May 11, 2015 – The May Wisconsin Lawyer includes a cover article on Indian Law in Wisconsin, with wildlife photos from an Oneida Tribe member. There’s also features on challenges involving marital waste in divorce cases and the ethical and discovery rules at play in depositions. Finally, don’t miss this issue’s insights and columns, including one on “creative disruption” from ABA President William C. Hubbard.
The Wisconsin Supreme Court has appointed Judge Lisa Neubauer to serve as chief judge of the Wisconsin Court of Appeals, effective Aug. 2, 2015. Judge Neubauer replaces outgoing Chief Judge Richard Brown, who is retiring.
A professional trustee who allegedly invested trust funds in his own company isn’t covered under a professional liability insurance policy covering trustee errors, a state appeals court has ruled, so the insurer did not breach a duty to defend.
The Wisconsin Supreme Court recently upheld the arrest and subsequent blood draw of a man whose wife called police to report her husband was possibly suicidal and drunk, although police did not observe any traffic violations.
The Wisconsin Supreme Court has upheld a restrictive covenant agreement, despite an employee’s argument that it was unenforceable as a condition of continued employment and thus lacked sufficient consideration to support a contract.
The Wisconsin Supreme Court has clarified that when a defendant asserts competency to pursue postconviction relief but defense counsel disagrees, the state must prove the defendant is competent by a preponderance of the evidence.
The U.S. Court of Appeals for the Seventh Circuit has ruled that Ho-Chunk Nation can offer electronic poker at its Madison gaming facility, reversing a prior decision that said electronic poker is illegal under Ho-Chunk’s agreement with the state.
Nineteen new Wisconsin lawyers were admitted to the State Bar of Wisconsin – each earning their law degree outside Wisconsin and having passed the Wisconsin bar exam.
The Wisconsin Supreme Court has added five cases to its docket, including one OWI-related case to determine whether police can make a traffic stop based on a reasonable suspicion that an auto occupant committed a non-traffic offense.
The due process rights of two defendants accused of driving with drugs in their systems were not violated even though blood samples were destroyed before they could independently test them, the Wisconsin Supreme Court recently ruled.
Less than four months into his first term, Wisconsin Attorney General Brad Schimel today told the State Bar of Wisconsin’s Board of Governors about his transition to office and his vision of service as the state’s chief attorney.
April 24, 2015 – Francis W. Deisinger of Reinhart Boerner Van Deuren S.C., Milwaukee, is the next president-elect of the State Bar of Wisconsin.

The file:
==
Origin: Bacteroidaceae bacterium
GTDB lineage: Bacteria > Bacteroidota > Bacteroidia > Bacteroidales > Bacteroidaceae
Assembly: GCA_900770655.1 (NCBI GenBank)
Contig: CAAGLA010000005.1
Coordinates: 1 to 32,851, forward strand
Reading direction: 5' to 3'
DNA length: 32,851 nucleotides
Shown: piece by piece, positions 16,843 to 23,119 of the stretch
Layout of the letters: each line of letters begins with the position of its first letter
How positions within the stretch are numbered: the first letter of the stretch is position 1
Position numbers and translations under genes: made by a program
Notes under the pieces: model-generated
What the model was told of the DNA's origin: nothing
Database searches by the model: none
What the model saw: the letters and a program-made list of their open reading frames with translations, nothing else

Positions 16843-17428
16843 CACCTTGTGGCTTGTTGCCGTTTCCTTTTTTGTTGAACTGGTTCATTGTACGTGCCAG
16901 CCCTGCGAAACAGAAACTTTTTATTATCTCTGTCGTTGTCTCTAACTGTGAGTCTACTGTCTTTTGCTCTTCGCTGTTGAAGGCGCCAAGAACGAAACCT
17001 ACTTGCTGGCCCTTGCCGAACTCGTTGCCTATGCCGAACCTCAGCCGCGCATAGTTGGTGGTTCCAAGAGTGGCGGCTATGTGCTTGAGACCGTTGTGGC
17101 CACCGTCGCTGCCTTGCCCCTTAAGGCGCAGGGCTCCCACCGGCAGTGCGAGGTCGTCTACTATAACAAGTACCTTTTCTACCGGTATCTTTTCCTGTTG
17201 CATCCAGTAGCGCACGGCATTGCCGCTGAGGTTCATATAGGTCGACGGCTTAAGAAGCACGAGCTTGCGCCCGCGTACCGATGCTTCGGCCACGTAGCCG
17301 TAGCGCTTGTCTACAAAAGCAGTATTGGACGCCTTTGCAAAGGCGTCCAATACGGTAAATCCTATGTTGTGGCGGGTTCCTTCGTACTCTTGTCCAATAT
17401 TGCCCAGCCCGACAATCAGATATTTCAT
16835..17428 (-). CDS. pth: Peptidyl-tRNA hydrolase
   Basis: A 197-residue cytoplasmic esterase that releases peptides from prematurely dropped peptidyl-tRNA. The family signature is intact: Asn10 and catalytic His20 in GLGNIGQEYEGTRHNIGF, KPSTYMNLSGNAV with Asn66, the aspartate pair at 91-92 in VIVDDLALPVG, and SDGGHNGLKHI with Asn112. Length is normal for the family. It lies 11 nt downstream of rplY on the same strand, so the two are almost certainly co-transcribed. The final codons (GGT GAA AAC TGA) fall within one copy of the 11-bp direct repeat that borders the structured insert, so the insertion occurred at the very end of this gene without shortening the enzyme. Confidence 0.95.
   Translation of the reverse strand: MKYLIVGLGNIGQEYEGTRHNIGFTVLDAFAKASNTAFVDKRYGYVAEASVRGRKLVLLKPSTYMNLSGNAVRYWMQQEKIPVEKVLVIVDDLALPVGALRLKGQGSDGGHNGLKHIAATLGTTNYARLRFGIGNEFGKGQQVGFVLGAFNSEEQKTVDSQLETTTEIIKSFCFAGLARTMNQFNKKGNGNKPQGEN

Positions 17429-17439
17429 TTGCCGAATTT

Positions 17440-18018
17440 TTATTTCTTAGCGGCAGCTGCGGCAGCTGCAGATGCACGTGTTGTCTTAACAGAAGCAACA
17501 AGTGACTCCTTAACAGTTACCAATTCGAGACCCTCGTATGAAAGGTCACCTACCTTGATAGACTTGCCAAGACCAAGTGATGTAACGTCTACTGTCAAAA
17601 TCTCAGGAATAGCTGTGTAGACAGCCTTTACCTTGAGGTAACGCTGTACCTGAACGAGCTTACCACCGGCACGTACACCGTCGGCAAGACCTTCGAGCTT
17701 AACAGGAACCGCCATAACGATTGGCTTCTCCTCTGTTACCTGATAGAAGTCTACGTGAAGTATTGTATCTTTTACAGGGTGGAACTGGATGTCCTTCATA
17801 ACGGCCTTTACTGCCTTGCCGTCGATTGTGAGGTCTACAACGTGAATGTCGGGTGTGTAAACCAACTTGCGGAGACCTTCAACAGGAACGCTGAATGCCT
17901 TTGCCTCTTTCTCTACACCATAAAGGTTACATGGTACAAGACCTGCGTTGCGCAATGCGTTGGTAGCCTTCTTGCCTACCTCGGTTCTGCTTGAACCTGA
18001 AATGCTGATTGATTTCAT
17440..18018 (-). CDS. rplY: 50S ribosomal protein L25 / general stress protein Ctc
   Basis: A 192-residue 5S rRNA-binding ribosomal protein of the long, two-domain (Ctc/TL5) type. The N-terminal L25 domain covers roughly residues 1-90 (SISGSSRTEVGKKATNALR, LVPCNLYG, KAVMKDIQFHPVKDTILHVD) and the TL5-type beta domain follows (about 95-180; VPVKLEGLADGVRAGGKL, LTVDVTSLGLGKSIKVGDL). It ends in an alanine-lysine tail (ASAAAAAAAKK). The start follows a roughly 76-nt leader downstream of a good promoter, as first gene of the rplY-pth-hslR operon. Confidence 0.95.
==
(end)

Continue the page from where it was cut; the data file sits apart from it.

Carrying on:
The State Bar of Wisconsin’s Board of Governors supports a petition that would allow Wisconsin attorneys to obtain continuing legal education (CLE) credit for doing pro bono work to foster practical learning and increase pro bono service.
The Wisconsin Supreme Court has ruled that an expert witness could testify about a driver’s blood alcohol level based on lab tests performed by an analyst who was unavailable to testify, despite the defendant’s right to confront witnesses.
A judge for the U.S. District Court for the Western District of Wisconsin won’t block the justices of the Wisconsin Supreme Court from selecting a new chief justice under a voter-approved constitutional amendment that recently passed.
An Illinois man who broke his collarbone while boarding a chairlift at Devil’s Head Ski Resort in Merrimac, Wisconsin, can’t sue the ski resort in Illinois federal district court because the court lacks personal jurisdiction over the ski resort.
The U.S. Court of Appeals for the Seventh Circuit has ruled that U.S. Sen. Ron Johnson (R-Wisconsin) does not have standing to challenge a rule implementing a provision of the Patient Protection and Affordable Care Act.
The Wisconsin Legislature’s Joint Finance Committee has rejected a proposal to eliminate the Wisconsin Judicial Council and change how the Wisconsin Judicial Commission is funded. The committee also voted on the governor's court budget proposal.
A company that sold travel club memberships to Wisconsin consumers must pay more than $4.6 million in restitution and fines for misrepresentations and a failure to disclose certain information on solicitations, a state appeals court has ruled.
The U.S. Court of Appeals for the Seventh Circuit has affirmed a decision to deny disability benefits to a Wisconsin woman who said she could not work because of severe neck and head pain, noting her travel and daily running routine.